The Pearl River Delta region is getting ready for its biggest transformation ever. The region is already an industrial powerhouse in southern China, comprising Guangdong province, and the Hong Kong and Macao special administrative regions. Now, it will get an upgrade thanks to the impending announcement of the Greater Bay Area plan-China's ambitious proposal to transform the region into a technology powerhouse to rival the likes of the San Francisco and Tokyo Bay areas.
There is evidence to show manufacturers in the region are optimistic about the Greater Bay Area's prospects. In our (Standard Chartered Bank's) ninth annual survey of the region's clients, almost half said they see new business opportunities arising from the Greater Bay Area in the next three to five years. This comes despite concerns over the yuan's volatility and a potential US-China trade war.
Our survey also shows that industrial upgrading is already happening amid resilient growth, rising wages and labor shortages. Wage growth continues to rebound from a 2016 trough, matching the underlying improving economic cycle. Wages are expected to rise by an average of 7.7 percent this year, up from 6.3 percent in 2017, and a 5.9 percent trough in 2016.
The labor shortage is a good sign, implying solid economic activity. In fact, it's driving investment.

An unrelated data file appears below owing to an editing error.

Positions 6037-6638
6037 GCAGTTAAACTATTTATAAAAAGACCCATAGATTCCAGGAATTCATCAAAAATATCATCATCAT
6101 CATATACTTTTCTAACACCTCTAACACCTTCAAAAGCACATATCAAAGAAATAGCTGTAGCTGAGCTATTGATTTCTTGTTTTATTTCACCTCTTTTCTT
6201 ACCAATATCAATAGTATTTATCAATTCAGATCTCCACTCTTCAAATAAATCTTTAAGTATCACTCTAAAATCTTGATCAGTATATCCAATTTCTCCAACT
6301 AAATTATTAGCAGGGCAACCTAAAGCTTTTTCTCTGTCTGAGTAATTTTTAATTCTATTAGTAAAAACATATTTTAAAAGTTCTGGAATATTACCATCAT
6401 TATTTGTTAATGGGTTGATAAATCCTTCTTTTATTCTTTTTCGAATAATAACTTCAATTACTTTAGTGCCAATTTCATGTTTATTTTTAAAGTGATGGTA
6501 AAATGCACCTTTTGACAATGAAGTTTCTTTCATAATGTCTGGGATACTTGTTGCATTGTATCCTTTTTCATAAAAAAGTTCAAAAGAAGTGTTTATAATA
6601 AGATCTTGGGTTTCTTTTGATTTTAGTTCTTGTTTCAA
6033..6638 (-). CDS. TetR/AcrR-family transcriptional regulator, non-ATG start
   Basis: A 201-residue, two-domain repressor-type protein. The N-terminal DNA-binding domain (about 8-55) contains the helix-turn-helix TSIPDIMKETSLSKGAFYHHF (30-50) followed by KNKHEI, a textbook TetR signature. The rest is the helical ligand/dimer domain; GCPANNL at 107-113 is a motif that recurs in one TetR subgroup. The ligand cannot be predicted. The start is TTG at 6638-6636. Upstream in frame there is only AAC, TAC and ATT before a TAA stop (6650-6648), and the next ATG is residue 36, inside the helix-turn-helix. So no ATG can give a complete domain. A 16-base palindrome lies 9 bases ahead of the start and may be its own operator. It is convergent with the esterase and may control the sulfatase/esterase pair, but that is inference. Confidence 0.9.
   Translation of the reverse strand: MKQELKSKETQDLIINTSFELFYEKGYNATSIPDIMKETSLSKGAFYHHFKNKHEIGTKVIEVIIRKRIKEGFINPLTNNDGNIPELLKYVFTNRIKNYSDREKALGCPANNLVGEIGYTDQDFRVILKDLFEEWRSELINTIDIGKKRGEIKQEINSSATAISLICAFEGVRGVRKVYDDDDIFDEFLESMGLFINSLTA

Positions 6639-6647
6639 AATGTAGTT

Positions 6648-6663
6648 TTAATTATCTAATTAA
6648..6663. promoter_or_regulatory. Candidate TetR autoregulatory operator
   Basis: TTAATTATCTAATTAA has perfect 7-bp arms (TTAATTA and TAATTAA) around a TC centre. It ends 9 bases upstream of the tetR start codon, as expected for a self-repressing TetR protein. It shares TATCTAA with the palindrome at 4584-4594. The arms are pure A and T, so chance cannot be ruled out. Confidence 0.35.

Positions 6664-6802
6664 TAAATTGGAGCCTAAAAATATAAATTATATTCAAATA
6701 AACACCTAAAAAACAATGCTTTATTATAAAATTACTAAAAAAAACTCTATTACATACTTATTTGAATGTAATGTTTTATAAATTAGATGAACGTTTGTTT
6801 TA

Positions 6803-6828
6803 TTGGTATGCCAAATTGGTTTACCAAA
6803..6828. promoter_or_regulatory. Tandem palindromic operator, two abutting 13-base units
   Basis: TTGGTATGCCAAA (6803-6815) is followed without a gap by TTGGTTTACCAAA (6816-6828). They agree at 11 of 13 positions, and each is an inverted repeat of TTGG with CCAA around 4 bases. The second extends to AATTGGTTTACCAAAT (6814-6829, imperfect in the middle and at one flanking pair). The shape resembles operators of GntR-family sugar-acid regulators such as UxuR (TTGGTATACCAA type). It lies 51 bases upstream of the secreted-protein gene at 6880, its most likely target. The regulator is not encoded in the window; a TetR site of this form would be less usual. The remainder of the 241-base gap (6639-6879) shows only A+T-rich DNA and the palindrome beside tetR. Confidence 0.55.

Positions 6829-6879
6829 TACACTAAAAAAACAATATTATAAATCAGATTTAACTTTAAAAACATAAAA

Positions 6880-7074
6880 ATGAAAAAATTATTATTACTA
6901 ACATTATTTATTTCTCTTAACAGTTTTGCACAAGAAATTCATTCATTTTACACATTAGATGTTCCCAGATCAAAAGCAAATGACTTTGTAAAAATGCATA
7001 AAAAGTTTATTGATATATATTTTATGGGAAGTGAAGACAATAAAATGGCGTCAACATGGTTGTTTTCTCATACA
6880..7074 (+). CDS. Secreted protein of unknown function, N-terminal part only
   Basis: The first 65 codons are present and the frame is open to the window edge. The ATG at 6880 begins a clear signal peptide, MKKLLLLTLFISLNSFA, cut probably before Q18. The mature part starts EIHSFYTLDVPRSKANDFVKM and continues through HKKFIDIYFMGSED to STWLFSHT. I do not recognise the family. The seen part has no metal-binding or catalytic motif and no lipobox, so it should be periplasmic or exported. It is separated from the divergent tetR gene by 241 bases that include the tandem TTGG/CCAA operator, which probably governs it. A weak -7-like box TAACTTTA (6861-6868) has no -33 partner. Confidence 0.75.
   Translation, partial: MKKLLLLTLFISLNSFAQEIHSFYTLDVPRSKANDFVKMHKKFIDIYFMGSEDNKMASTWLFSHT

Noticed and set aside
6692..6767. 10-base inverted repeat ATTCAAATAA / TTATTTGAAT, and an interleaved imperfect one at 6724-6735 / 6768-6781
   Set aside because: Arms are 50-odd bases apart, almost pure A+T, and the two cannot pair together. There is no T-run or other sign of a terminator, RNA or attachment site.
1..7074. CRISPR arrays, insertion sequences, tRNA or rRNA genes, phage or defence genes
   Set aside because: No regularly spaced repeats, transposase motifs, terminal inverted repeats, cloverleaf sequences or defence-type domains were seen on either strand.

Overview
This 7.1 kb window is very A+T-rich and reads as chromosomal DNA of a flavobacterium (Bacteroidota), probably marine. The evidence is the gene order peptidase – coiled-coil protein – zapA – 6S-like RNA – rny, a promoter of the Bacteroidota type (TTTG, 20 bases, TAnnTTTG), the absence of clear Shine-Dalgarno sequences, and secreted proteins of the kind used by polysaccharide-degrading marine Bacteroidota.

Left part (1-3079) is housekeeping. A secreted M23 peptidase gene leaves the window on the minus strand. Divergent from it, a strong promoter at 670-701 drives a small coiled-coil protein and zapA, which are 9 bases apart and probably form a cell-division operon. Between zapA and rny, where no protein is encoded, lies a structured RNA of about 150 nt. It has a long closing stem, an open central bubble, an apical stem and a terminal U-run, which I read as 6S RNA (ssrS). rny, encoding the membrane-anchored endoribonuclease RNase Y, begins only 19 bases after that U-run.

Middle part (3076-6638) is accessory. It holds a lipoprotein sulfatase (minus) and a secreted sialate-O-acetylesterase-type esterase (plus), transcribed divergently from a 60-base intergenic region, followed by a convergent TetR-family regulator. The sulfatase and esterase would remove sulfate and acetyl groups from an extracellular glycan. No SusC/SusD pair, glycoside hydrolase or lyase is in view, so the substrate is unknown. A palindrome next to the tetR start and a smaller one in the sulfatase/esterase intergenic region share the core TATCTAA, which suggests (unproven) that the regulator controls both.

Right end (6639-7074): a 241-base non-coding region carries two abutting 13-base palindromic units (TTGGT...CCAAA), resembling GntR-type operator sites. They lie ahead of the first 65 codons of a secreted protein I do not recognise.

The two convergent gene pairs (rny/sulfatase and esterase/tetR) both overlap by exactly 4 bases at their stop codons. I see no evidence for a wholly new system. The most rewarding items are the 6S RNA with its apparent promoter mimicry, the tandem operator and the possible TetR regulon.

Almost half (46 percent) of the respondents to the survey said they are choosing to invest in automation as a primary response for the labor shortage and rising wages. Besides, the percentage of manufacturers opting to move production to cheaper markets－such as Vietnam, Cambodia and Myanmar－has fallen to a five-year low of 10 percent, from 17 percent.
This trend is interesting as it bodes well for China's plans to improve productivity and upgrade technology－something that looks to accelerate under the to-be-announced Greater Bay Area plan. Encouragingly, seven in 10(71 percent) manufacturers plan to increase capital spending this year.
One key focus of the Greater Bay Area's development is the integration of systems and the facilitation of cross-border flows of people, goods, capital and information. The challenge in the case of integrating Hong Kong with the rest of the Pearl River Delta region, therefore, is to make border controls less cumbersome, while preserving the "one country, two systems" principle.
But this shouldn't detract people from the region's progress, especially the significant investment taking place in large-scale infrastructure projects, such as high-speed railway and road links between Hong Kong and the mainland, and the bridge between Zhuhai, Hong Kong and Macao, which will slash travel time in the region and improve labor mobility.
As our survey findings indicate, China's manufacturing powerhouse is on course to become a center for innovation, technology and investment. The Pear River Delta region's integration into the Greater Bay Area will be far more than a change of name. We believe it will help the region to become a hub of innovation, and a bridgehead for the China-proposed Belt and Road Initiative.
What does this mean for China? It means the Greater Bay Area is going to be one of the most exciting stories coming out of the country over the next decade.
The author is a senior economist with Greater China Standard Chartered Bank.